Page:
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Abstract

Seed potassium concentration decline during maturation is inversely related to subsequent germination of primrose.

It has been reported previously that seed potassium (K) concentrations were negatively correlated with the seed’s germination capacity in randomly sampled commercial seed lots of primrose (Primula vulgaris Huds.). To explain this relationship, hypotheses about a causal role for the seed maturation level at harvest date and the possible environmental and genetic stability of the correlation were explored. Mineral composition and quality of Primula seeds were investigated (1) as to how they were affected by maturation stage with weekly seed harvests from the 7th to the 15th week post-anthesis (WPA), and (2) using a nutrient solution culture of gonophores varying in K supply (0, 1.5, 3, and 6 mmol K L-1) during reproductive growth. Concentrations of minerals [K, nitrogen (N), phosphorus (P), calcium (Ca), and magnesium (Mg)] in leaves and whole seeds were analyzed, as were selected seed characteristics (embryo and endosperm development, seed mass, viability, and germination) of two parental lines (pin and thrum morph of genotypes 45 and 48) for hybrid-seed generation. Leaf-mineral composition and vegetative growth were mostly affected by K supply. In contrast, mineral concentrations per gram dry seed mass of seeds harvested at mature stage (15 WPA) were not influenced (i.e., K, Mg), or only slightly so (i.e., N, P, Ca), by differential K supply to gonophore plants. However, seeds harvested at the premature stage (8 WPA) revealed concentrations of K, Ca, and Mg at evidently increased levels, with K and Mg clearly reflecting the differential K availability. During further maturation, the seed N and P concentrations remained relatively constant in respect to the considerable growth in single seed mass. In contrast, concentrations of K, Ca, and Mg decreased markedly and simultaneously with rapid seed growth. Irrespective of the different growth rates of seed mass between the genotypes, the decreasing seed concentrations (31% decline) strongly correlated with increasing percentage germination (40% rise) from 9 to 14 WPA (r = -0.81; n = 21; p < 0.01). However, weaker negative correlations between germination and seed Ca or Mg concentrations resulted from pronounced genotypic differences in levels of these two seed elements. Taken together, seed K concentration is the most reliable measure to indicate maturity and to act as a marker for low germination capacity due to premature seed harvest. In addition, possible interactions between climate impact, phytohormones, and seed mineral dynamics during maturation should be explored.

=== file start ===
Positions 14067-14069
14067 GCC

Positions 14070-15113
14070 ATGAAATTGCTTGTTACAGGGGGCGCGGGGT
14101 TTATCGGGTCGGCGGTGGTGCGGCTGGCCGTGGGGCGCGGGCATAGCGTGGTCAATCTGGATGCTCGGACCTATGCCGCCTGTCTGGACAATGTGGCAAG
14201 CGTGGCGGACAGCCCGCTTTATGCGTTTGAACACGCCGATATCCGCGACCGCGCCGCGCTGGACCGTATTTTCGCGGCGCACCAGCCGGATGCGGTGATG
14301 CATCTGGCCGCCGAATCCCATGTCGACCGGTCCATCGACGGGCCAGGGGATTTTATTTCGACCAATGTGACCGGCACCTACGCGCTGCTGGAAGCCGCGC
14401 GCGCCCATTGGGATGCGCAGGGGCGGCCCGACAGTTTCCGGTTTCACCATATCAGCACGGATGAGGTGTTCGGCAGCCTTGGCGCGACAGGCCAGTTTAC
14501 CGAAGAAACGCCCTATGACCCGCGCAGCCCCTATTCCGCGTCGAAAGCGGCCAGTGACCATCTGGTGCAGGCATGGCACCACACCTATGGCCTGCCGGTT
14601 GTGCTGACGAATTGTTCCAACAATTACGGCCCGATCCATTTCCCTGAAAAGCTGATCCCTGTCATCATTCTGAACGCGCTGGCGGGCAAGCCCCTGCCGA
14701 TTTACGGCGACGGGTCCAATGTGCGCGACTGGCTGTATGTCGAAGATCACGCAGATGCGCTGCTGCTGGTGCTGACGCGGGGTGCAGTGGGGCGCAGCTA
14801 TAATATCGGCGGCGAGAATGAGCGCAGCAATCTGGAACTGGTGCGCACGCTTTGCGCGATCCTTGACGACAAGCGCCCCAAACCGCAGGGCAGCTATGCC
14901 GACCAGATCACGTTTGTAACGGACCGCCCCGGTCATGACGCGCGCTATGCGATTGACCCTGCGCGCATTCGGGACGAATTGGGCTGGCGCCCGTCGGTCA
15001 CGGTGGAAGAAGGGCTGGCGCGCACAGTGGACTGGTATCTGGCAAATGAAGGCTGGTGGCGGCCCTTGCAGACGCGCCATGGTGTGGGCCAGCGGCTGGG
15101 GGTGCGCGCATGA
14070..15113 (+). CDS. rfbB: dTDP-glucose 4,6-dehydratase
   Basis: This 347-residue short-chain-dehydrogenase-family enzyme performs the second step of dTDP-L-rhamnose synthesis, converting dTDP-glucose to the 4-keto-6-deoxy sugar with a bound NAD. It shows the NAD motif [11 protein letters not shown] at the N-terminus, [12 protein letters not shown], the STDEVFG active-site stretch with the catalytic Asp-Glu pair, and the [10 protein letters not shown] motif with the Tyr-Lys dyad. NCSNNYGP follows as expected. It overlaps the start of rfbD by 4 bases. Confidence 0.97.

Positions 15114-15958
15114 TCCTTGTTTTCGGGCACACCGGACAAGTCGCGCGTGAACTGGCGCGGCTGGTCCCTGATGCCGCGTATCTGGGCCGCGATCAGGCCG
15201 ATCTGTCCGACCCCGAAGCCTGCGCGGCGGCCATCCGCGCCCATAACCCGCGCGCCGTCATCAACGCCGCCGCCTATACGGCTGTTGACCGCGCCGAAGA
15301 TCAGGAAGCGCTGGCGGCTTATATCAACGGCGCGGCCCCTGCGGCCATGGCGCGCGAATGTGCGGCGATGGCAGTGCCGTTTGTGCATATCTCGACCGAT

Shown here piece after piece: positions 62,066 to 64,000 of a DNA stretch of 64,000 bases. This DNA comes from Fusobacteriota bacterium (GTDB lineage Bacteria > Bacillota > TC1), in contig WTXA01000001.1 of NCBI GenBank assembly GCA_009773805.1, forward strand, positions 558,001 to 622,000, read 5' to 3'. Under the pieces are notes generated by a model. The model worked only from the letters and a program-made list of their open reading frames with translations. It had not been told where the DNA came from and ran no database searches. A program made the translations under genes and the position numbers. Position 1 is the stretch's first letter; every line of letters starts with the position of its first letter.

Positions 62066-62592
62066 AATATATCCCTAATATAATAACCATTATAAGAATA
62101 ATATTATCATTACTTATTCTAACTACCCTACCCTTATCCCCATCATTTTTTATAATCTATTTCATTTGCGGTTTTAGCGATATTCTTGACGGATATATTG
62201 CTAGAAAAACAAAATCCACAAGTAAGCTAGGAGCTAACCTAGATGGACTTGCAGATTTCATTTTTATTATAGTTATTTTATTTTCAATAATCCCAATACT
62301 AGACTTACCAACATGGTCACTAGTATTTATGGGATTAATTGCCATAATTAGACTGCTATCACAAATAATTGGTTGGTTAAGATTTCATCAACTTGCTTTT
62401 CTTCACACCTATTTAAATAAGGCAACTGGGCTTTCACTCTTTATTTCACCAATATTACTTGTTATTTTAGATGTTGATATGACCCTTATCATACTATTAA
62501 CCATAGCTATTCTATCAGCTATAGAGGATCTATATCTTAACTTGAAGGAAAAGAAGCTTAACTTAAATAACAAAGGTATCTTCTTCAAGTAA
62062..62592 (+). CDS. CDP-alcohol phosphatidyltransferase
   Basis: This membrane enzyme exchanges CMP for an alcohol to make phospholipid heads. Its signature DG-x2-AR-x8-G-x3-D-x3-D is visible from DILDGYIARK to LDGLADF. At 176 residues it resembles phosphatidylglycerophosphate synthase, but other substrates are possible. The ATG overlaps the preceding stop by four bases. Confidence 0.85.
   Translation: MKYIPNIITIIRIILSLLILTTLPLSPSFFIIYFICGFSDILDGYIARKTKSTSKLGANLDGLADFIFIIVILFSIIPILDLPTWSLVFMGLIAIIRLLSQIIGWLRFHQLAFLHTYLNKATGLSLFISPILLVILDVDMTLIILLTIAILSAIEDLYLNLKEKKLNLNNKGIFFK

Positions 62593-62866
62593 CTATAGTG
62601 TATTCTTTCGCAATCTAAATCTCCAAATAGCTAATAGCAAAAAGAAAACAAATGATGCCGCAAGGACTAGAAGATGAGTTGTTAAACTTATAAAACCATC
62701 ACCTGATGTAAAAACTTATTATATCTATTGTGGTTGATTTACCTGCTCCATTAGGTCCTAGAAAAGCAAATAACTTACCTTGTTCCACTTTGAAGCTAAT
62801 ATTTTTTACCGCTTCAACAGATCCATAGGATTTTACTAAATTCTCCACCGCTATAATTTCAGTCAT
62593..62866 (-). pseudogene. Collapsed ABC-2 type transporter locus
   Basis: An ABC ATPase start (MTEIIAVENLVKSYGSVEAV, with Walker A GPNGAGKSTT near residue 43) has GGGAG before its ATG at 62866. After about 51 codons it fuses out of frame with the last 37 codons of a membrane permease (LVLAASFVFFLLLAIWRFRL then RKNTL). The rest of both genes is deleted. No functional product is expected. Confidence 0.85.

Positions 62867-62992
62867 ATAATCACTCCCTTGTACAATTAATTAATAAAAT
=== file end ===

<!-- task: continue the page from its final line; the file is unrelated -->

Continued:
Zerche, S.; Ewald, A. 2005. Seed potassium concentration decline during maturation is inversely related to subsequent germination of primrose. Journal of Plant Nutrition. 28 (4), 573-603.